Chinese varieties or dialects not so frequently requested by clients
Geographic area: provinces of Jiangsu and Zhejiang, and the municipality of Shanghai
Sub-dialects: Shanghai dialect, sometimes taken as the representative of all Wu dialects. Wu's subgroups are extremely diverse, especially in the mountainous regions of Zhejiang and eastern Anhui. The group possibly comprises hundreds of distinct spoken forms which are not mutually intelligible.
Characteristics: Wu is notable among Chinese dialects in having kept "voiced" (actually slack voiced) initials, such as /b̥/, /d̥/, /ɡ̊/, /z̥/, /v̥/, /d̥ʑ̊/, /ʑ̊/ etc.
Yue (subgroup of Cantonese)
Geographic area: Guangdong, Guangxi, Hong Kong, Macau, parts of Southeast Asia and by Overseas Chinese with an ancestry tracing back to the Guangdong region.
Sub-dialects: The term "Cantonese" is sometimes used for all the Yue dialects, including Taishanese, although it is mostly identified as the Canton dialect of Guangzhou and Hong Kong.
Characteristics: Not all varieties of Yue are mutually intelligible. Yue retains the full complement of Middle Chinese word-final consonants (p, t, k, m, n, ng), and has a well-developed inventory of tones.
The Min languages
Geographic area: Fujian, Taiwan, parts of Southeast Asia particularly Malaysia, Philippines, and Singapore, and among Overseas Chinese who trace their roots to Fujian and Taiwan, particularly prevalently in New York City in the United States.
Sub-dialects: Hokkien, which is spoken in Southern Fujian, Taiwan, and by many Chinese in Southeast Asia and includes the Taiwanese, and Amoy dialects amongst others.
Characteristics: Min is the only branch of Chinese that cannot be directly derived from Middle Chinese. It is also the most diverse, divided into seven subgroups defined on the basis of relative mutual intelligibility: Min Nan (which includes Hokkien and Teochew), Min Dong (which includes the Fuzhou dialect), Min Bei, Min Zhong, Pu Xian, Qiong Wen, and Shao Jiang.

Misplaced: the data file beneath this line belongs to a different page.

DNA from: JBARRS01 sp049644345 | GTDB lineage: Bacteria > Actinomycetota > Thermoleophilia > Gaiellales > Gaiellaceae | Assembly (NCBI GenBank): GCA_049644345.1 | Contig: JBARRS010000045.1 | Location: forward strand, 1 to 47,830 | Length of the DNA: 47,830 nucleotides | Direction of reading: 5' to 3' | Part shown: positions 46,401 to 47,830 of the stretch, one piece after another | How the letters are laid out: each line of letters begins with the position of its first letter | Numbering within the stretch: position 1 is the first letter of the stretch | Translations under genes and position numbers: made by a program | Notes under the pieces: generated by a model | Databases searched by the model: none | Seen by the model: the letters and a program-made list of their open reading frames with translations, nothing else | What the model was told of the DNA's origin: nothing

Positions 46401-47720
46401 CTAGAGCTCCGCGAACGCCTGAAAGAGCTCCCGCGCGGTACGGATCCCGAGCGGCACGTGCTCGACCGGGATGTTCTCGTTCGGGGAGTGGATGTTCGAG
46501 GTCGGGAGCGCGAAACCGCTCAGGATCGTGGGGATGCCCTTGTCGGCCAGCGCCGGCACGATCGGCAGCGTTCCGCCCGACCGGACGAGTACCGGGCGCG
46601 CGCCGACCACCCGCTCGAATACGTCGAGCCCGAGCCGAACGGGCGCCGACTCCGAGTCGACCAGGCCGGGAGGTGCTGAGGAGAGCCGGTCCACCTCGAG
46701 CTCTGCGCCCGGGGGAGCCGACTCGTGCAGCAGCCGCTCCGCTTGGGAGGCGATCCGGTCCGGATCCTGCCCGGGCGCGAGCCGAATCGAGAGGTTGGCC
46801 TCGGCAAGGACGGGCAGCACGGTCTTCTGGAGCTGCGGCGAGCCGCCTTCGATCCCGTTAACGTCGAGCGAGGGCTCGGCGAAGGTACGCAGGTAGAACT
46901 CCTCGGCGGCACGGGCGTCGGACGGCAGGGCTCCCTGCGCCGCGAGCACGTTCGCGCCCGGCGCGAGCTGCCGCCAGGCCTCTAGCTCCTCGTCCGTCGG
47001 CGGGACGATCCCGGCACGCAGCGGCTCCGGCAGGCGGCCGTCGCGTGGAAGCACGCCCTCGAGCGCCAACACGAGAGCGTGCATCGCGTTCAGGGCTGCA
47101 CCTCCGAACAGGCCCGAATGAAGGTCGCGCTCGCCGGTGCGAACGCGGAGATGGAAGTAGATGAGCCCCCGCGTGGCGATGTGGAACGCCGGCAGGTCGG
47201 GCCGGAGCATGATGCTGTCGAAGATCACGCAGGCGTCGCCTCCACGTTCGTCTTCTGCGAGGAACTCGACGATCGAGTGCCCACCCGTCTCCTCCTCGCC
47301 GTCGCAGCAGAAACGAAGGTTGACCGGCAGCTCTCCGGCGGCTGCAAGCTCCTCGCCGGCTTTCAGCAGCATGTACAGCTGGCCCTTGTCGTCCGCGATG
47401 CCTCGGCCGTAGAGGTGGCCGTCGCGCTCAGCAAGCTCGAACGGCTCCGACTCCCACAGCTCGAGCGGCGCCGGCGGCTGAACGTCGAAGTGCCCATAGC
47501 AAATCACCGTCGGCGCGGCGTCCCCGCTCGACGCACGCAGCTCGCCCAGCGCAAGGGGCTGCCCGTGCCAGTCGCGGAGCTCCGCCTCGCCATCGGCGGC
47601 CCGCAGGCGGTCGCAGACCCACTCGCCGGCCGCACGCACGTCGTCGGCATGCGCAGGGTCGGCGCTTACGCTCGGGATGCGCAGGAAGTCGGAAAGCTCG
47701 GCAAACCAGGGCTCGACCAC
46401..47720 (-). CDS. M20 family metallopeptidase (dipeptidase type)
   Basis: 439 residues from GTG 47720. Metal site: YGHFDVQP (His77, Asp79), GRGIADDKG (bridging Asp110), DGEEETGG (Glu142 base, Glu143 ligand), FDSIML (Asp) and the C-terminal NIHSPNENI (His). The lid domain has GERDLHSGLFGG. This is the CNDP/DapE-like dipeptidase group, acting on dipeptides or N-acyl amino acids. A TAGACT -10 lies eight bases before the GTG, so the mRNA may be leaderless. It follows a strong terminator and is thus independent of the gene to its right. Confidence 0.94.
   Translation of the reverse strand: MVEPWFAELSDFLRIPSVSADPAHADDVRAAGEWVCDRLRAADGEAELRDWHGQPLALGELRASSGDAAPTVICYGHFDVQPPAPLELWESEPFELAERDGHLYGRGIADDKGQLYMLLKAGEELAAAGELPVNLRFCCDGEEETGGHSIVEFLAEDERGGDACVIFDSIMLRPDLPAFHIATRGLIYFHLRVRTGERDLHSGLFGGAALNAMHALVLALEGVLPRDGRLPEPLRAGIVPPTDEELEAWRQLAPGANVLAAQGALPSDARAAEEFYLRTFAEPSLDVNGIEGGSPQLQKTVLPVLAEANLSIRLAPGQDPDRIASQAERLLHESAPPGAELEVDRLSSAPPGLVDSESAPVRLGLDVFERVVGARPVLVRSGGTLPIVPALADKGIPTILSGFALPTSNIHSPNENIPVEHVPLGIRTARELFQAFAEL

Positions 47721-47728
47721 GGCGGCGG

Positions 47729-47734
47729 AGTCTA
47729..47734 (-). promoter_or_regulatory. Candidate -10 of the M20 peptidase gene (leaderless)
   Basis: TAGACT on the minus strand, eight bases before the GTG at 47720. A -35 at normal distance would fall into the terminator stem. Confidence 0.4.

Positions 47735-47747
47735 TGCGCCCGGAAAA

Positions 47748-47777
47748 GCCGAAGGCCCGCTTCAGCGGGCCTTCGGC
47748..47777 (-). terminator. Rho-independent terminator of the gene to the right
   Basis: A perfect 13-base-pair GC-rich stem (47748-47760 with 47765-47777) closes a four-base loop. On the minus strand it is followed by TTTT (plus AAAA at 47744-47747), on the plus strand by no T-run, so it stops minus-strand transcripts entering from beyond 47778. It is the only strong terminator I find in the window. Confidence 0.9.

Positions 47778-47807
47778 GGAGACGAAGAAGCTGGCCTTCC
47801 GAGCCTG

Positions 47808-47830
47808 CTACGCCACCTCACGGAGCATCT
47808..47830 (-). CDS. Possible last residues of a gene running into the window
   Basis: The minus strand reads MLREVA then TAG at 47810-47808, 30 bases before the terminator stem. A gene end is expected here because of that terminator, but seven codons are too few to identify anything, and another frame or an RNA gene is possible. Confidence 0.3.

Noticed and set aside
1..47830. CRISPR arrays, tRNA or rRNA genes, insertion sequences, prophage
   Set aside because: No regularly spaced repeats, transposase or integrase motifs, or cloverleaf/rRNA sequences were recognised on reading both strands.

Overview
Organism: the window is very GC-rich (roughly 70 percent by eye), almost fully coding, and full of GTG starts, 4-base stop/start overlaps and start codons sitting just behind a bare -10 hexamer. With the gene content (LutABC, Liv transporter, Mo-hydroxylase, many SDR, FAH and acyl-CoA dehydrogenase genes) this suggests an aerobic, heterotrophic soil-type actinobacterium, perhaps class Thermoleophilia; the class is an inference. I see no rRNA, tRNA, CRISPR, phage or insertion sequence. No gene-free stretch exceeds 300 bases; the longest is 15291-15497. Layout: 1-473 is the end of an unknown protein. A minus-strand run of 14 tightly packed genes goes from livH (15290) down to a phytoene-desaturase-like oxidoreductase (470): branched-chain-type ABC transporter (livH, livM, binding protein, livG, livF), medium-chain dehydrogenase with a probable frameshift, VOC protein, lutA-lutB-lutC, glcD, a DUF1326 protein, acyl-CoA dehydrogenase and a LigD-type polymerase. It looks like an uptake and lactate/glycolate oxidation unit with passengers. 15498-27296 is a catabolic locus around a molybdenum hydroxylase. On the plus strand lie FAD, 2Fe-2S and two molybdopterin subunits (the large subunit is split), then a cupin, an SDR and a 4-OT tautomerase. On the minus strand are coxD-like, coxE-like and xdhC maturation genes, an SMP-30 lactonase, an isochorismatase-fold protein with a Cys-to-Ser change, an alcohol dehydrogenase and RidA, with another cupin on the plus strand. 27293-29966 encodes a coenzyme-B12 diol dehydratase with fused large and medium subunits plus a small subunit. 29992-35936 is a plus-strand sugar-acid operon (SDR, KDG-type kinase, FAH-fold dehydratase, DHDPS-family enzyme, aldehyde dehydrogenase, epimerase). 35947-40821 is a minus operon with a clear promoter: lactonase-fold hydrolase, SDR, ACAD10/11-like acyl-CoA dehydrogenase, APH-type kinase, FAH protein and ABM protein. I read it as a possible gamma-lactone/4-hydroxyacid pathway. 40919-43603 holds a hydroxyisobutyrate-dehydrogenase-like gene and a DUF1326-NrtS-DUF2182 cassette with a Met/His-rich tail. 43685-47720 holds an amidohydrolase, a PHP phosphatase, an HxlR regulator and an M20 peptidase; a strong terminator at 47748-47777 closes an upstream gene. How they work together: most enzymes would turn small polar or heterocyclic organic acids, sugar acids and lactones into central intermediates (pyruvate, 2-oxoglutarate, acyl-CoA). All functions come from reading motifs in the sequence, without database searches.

Xiang or Hunanese
Geographic area: Hunan.
Sub-dialects: Xiang is usually divided into the "old" and "new" dialects
Characteristics: new dialects being significantly influenced by Mandarin.
Geographic area: several provinces across southern China, in Taiwan, and in parts of Southeast Asia such as Malaysia and Singapore.
Sub-dialects: Some dialects of Hakka have seven tones, due to splitting in the qu tone. One of the distinguishing features of Hakka phonology is that Middle Chinese voiced initials are transformed into Hakka voiceless aspirated initials.
Characteristics: spoken by the Hakka people, a sub-group of the Han Chinese. The term "Hakka" itself translates as "guest families", and many Hakka people consider themselves to be descended from Song-era and later refugees from North China, although their genetic origin is still disputed. Hakka has kept many features of northern Middle Chinese that have been lost in the North. It also has a full complement of nasal endings, -m -n -ŋ and occlusive endings -p -t -k, maintaining the four categories of tonal types, with splitting in the ping and ru tones, giving six tones.
Geographic area: Jiangxi.
Sub-dialects: In the past, it was viewed as closely related to Hakka dialects.
Characteristics: because of the way Middle Chinese voiced initials have become voiceless aspirated initials, as in Hakka, and were hence called by the umbrella term "Hakka-Gan dialects".